Finding new ways to succeed in a rapidly changing and increasingly challenging market was the theme at the First Annual Caribbean Tourism Summit (ACTS) held in June at the Ronald Reagan International Trade Center in Washington D.C. Three hundred and twenty delegates representing the political, tourism and investment sectors focussed on the future of the Caribbean tourism product through seminars, networking sessions and gala evenings at the Summit, organized by the Caribbean Tourism Development Company (CTDC), Caribbean Hotel Association (CHA) and the Caribbean Tourism Organization (CTO).
More than two million Canadians visit the Caribbean each year and according to Hugh Riley, Co-Chief Operating Officer of the Caribbean Tourism Development Company, and the numbers are expected to increase. “Canada is a steadfast source of visitors and an important supplier of convenient air service to the Caribbean,” he said. “One cannot realistically discuss the future of the tourism industry without paying close attention to the global economic environment including the stability of Canada's economy and the strength of the loonie.”
St. Lucia’s Tourism Minister, Allen Chastanet, noted the region is faced with the necessity to make, “a quantum leap” in its business practices in order to adapt to challenges from skyrocketing global oil prices and a struggling airline industry. “The Caribbean can weather the tourism storm,” he said. “There is a silver lining in the midst of today’s economic crisis and the Caribbean must be aggressive in the short and medium terms in order to be competitive in the long term.”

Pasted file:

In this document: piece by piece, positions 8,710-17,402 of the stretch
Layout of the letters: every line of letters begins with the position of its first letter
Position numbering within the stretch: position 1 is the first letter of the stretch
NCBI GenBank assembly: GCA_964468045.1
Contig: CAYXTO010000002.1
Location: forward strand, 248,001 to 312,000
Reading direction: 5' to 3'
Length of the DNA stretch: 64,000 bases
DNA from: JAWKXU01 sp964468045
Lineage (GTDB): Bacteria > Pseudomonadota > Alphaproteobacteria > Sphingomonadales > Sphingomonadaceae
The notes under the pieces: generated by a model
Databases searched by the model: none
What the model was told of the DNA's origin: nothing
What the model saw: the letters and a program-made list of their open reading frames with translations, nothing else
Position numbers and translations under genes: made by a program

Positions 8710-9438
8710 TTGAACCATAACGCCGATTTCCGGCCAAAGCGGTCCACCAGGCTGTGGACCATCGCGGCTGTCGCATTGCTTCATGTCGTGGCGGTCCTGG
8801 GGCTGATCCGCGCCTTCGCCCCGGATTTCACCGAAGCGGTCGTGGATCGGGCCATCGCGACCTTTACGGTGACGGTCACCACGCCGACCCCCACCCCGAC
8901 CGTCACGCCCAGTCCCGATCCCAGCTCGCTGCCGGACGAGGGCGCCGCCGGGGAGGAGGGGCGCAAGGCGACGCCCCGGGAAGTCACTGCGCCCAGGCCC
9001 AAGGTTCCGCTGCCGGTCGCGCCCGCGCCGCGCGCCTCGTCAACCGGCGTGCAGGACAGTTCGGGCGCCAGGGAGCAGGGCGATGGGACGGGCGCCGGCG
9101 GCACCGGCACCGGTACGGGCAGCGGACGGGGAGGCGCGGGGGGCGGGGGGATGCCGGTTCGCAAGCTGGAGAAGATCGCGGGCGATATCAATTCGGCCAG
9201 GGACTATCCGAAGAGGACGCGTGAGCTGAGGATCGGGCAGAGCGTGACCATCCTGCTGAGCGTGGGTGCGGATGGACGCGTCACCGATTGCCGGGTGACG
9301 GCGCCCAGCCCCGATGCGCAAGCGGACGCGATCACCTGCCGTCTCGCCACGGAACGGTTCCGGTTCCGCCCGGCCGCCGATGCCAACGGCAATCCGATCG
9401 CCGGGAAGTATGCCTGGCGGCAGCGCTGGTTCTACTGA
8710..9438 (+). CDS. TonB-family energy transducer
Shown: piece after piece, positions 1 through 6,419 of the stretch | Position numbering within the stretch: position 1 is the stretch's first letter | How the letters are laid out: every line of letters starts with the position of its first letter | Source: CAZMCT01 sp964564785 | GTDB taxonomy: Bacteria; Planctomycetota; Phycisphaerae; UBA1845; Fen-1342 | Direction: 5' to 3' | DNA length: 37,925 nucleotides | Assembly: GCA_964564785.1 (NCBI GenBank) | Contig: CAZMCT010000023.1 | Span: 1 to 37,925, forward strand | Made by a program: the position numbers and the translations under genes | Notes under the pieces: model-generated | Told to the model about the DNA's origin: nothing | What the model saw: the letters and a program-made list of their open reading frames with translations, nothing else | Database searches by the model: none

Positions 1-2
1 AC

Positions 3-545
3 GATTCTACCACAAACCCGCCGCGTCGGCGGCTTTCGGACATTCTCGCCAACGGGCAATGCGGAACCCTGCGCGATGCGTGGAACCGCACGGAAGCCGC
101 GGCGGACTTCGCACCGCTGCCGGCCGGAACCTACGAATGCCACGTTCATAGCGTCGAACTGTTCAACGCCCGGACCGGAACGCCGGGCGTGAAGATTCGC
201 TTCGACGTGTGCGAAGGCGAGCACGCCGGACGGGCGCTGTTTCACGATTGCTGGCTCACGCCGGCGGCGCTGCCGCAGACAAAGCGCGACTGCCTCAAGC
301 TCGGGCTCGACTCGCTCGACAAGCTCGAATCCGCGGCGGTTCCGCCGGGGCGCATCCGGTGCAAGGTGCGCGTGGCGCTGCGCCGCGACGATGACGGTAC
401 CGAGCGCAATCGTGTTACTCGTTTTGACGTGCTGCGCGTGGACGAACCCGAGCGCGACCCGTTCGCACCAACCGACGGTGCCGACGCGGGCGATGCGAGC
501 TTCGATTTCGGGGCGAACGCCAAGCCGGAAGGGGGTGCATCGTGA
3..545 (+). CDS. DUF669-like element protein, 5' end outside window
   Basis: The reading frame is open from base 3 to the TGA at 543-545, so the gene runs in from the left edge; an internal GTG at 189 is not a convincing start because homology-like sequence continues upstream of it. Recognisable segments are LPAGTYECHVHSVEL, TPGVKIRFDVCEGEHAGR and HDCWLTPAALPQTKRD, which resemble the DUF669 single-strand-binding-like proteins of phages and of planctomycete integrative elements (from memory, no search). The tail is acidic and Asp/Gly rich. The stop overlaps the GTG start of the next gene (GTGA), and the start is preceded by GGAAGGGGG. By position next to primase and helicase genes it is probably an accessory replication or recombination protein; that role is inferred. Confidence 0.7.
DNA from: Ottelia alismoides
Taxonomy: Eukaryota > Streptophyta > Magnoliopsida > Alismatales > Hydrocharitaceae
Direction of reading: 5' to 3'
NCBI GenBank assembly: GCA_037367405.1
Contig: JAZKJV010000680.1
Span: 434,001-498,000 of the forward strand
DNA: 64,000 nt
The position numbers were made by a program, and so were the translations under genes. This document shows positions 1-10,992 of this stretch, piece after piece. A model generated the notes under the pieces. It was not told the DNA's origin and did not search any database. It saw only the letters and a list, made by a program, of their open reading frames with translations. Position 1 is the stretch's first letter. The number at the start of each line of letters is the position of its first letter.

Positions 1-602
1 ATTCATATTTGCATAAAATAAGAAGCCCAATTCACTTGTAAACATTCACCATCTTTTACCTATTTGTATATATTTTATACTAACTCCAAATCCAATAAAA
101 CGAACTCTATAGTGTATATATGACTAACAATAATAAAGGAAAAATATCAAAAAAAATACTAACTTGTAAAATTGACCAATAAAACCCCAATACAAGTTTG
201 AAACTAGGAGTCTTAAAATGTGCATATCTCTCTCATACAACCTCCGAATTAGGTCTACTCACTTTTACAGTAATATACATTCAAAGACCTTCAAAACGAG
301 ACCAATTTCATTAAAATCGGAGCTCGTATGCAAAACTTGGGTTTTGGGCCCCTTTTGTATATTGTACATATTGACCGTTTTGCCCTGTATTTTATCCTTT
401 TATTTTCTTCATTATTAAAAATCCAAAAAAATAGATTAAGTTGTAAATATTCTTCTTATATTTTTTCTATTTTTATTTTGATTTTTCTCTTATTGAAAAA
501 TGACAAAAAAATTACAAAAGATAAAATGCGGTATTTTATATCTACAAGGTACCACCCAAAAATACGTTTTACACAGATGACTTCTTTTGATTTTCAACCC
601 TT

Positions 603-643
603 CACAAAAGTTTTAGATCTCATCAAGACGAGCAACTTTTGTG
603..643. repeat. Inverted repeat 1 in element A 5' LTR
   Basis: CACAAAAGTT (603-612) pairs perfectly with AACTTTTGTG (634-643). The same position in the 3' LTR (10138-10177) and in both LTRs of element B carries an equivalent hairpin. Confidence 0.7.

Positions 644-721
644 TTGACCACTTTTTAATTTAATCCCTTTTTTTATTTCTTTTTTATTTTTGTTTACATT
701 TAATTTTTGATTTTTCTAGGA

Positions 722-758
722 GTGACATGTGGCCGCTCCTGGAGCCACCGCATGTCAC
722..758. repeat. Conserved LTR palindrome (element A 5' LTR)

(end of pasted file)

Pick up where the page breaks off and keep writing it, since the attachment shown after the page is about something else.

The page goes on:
A popular destination for Canadians, St. Maarten is anticipating a busy fall and winter season. “Canada is one of our top-producing visitor arrival markets,” said Roy Marlin, Tourism Commissioner. “Visitors from Canada have a high expenditure pattern and enjoy St. Maarten for our luxury accommodations, high-end services and multi-ethnic mosaic. We look forward to continued sustainability from Canada.”
Taking the reins from outgoing CHA President Peter Odle, incoming president Enrique De Marchena, echoed that optimism. ”I believe the future of the Caribbean is bright,” he said. “Over the last few years we have vastly improved our tourism infrastructure. We now need to come together under the Caribbean Brand to improve the marketing of our hotels and destinations in order to increase the flow of vacationers to the Caribbean.”
According to Sue Webb, Director of the CTO for Canada, many of the Caribbean destinations are experiencing record-breaking numbers of travellers from Canada. “To continue this momentum, the CTO member countries will be launching events across Canada which will promote the diversity of the region.”
The next tourism event for industry professionals will be the 2nd Annual Caribbean Week in Toronto September 24 to 30, which will include a new forum for travel professionals and a Caribbean Investment summit to identify commercial opportunities within the region.
Registration: www.caribbeanweek.ca and www.caribbeantravel.com/